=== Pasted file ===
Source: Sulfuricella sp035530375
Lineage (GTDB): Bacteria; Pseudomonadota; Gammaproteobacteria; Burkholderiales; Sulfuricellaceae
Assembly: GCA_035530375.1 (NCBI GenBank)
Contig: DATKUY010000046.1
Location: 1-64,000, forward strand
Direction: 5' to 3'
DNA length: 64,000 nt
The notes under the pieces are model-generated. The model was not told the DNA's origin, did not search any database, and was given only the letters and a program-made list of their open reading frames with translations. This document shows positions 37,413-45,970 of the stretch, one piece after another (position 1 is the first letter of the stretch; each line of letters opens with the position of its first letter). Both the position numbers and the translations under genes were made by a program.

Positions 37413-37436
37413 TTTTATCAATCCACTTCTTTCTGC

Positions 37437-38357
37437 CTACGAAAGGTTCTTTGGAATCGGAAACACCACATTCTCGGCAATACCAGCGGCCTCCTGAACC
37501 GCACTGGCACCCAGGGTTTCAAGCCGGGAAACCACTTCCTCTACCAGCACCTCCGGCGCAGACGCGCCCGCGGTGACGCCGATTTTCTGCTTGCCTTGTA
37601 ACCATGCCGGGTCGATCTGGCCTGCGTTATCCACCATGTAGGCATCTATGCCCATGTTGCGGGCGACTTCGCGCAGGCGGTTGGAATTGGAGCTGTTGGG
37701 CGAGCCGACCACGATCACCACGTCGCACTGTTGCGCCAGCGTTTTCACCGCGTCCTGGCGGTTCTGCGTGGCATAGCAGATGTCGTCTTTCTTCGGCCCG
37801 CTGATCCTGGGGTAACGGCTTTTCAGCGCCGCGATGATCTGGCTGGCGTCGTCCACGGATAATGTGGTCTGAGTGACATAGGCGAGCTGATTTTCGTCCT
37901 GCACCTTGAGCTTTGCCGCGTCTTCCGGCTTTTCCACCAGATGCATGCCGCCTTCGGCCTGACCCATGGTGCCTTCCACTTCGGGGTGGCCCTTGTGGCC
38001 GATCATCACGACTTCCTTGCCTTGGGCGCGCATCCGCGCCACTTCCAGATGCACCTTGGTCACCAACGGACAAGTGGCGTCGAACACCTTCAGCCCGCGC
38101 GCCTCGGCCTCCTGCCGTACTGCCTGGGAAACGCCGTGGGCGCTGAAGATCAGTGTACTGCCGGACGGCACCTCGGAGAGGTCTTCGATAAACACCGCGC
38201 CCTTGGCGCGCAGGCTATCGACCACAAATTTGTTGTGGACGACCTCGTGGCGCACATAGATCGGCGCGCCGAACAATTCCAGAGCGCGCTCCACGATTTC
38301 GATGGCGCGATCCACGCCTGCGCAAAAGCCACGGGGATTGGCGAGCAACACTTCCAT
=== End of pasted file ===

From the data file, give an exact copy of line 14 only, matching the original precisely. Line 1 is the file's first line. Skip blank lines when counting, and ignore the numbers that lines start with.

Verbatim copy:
37601 ACCATGCCGGGTCGATCTGGCCTGCGTTATCCACCATGTAGGCATCTATGCCCATGTTGCGGGCGACTTCGCGCAGGCGGTTGGAATTGGAGCTGTTGGG